Mig Welding Guide
MIG (metal inert gas) welding, also known as gas metal arc welding (GMAW), is a key joining technology in manufacturing. MIG welding guide provides a comprehensive, practical and accessible guide to this widely used process. Part one discusses the range of technologies used in MIG welding, including power sources, shielding gases and consumables. Fluxed cored arc welding, pulsed MIG welding and MIG brazing are also explored. Part two reviews quality and safety issues such as improving productivity in MIG/MAG welding, assessing weld quality, health and safety, and methods for reducing costs. The final part of the book takes a practical look at the applications of MIG welding, with chapters dedicated to the welding of steel and aluminium, the use of robotics in MIG welding, and the application of MIG welding in the automotive industry. MIG welding guide is essential reading for welding and production engineers, designers and all those involved in manufacturing. Provides extensive coverage on gas metal arc welding, a key process in industrial manufacturing User friendly in its language and layout Looks at the practical applications of MIG welding
mig welding boron steel
The precision surface grinder is a machine tool that is capable of working to a fine tolerance of plus or minus 0.002 millimetres, or to around plus or minus one ten thousandth part of an inch in the old imperial measurement scale. This is an extremely high degree of precision and naturally requires a skilled operator to achieve it. Of course, much depends on the material being worked with, as well as the type of grinding wheel being used.
The surface grinder usually has a table where the work piece is attached with the grinding wheel positioned above it. The work piece requiring grinding can be traversed in two horizontal directions, either across the face of the grinding wheel, or longitudinally. By using the two direction operating wheels in tandem, the work piece can be positioned precisely where it is needed.
Grinding of a metallic surface requires the work piece to be firmly attached to the table. This is usually achieved by means of a magnetic chuck that can hold a piece of metal firmly in position while it is being grinded. The magnetic chuck can be either electromagnetic or a permanent magnet type. Naturally, this type of chuck can only work with metals that are attracted to a magnet, which includes all types of steel, the most commonly ground metal.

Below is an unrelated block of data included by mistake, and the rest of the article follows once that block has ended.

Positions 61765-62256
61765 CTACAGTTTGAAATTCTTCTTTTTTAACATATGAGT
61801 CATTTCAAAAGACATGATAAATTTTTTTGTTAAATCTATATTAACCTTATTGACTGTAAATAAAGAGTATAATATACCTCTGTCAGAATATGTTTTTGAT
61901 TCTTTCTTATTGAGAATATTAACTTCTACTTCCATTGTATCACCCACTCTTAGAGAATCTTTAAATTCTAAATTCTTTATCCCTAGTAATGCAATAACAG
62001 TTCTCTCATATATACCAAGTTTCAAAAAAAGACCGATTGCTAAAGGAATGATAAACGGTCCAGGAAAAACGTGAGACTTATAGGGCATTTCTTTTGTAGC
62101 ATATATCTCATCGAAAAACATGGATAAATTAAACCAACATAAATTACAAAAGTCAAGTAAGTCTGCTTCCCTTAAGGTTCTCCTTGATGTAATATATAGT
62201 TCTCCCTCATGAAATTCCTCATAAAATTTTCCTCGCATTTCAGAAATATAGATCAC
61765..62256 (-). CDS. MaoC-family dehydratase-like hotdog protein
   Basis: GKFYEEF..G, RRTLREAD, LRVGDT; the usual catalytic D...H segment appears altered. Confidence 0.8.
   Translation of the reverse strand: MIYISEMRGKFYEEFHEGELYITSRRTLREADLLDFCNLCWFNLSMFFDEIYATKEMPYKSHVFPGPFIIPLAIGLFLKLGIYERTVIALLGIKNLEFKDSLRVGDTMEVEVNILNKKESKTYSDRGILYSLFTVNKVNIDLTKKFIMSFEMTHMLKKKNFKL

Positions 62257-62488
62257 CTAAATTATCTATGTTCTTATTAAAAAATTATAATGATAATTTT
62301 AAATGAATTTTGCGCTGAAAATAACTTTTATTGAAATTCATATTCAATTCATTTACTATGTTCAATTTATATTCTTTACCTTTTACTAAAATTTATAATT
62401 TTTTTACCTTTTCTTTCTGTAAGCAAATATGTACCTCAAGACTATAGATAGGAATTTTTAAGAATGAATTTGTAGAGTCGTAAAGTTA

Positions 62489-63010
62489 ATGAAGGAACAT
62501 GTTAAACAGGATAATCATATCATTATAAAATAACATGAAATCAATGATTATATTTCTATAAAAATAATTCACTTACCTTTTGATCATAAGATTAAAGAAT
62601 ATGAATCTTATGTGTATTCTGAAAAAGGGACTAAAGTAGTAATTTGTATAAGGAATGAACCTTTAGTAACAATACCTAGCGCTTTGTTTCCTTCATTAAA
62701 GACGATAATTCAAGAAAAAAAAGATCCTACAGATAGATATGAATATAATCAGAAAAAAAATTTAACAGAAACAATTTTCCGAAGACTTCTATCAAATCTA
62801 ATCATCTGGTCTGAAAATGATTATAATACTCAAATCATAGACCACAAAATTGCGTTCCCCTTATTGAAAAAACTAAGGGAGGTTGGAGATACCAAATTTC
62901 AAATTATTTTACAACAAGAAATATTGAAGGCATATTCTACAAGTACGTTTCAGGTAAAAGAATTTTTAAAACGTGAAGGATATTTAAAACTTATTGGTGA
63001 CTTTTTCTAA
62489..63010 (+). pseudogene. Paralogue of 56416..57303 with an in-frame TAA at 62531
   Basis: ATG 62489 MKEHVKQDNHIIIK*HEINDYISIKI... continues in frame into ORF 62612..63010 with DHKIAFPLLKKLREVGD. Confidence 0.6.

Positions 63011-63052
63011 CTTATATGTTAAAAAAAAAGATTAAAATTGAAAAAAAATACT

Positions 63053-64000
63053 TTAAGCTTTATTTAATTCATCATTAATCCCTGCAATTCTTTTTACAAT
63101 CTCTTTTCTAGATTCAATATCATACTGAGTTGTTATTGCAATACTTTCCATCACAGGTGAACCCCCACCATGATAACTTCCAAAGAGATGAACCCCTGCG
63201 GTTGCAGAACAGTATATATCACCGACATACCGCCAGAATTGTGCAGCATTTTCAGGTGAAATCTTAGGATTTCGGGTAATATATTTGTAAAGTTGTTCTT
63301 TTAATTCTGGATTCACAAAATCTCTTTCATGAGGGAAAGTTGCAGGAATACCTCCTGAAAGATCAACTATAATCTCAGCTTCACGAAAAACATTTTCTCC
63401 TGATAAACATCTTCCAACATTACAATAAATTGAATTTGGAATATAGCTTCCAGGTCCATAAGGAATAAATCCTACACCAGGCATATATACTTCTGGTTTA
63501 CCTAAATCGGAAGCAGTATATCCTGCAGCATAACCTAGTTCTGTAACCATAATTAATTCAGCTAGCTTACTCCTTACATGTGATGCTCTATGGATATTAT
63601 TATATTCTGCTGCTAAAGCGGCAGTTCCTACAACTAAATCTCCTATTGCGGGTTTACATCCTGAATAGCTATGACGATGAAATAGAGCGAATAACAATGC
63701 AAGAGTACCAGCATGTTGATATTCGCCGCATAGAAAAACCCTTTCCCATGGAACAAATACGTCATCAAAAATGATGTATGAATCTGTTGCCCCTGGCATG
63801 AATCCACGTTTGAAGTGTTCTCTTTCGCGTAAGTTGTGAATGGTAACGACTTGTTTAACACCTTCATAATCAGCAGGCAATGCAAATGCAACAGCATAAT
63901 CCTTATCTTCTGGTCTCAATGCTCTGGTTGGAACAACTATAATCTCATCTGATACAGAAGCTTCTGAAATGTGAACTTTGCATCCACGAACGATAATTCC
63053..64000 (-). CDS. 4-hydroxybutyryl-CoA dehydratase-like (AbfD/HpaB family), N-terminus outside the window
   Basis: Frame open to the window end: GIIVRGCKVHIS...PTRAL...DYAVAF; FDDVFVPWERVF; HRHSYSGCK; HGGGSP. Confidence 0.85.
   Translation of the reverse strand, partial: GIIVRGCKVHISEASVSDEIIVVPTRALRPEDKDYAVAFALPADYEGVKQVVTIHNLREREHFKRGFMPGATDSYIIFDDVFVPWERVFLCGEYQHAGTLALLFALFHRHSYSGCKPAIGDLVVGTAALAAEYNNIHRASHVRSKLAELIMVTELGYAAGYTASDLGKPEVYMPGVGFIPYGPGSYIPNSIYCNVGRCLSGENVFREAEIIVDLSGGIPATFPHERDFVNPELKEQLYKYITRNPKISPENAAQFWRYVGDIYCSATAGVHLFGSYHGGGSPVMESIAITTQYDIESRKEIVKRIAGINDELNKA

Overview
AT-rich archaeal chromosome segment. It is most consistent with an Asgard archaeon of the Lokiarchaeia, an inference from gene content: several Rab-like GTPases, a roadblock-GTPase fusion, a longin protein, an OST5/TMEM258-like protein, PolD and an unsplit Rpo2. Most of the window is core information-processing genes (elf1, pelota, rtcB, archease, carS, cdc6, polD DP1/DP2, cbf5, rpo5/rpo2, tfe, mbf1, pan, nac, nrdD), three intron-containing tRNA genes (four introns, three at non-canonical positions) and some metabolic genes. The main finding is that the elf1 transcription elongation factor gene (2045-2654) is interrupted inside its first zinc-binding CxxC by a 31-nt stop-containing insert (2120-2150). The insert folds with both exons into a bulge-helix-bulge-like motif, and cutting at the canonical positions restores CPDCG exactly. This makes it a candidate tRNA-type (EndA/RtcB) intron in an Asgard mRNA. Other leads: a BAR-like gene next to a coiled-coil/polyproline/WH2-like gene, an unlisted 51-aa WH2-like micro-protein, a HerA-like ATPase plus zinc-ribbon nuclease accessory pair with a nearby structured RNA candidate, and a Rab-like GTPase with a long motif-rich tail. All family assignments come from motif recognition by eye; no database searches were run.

The material used for the surface face of the grinding wheel is important. These range from diamond at the top of the range, through cubic boron nitride and silicon carbide to aluminium oxide. The most commonly used is aluminium oxide because of its efficiency and it relatively low cost of replacement. Because diamond and cubic boron nitride are very expensive to produce, the wheels normally have a core comprised of a hard, but less expensive material with only the outer surface of the wheel being either diamond or cubic boron nitride.
The extremely high degree of precision achievable with a surface grinder depends largely on the condition of the grinding wheel. For this reason dressers are used to dress the grinding wheels back into peak condition. It is also necessary to use suitable coolant lubrication on the work piece while the grinding operation is in progress. This has a dual purpose: the lubricate the grinded surface and keep temperatures down, as well as the continual removal of swarf, or the unwanted material that has been ground away.
The precision surface grinder can achieve amazingly high degrees of machined accuracy in the right hands. It can usually achieve greater machined accuracy than other commonly used types of machine tool, such as a milling machine or lathe. With the use of specialised computer software, the level of precision becomes almost impossible, and in high demand in today’s world.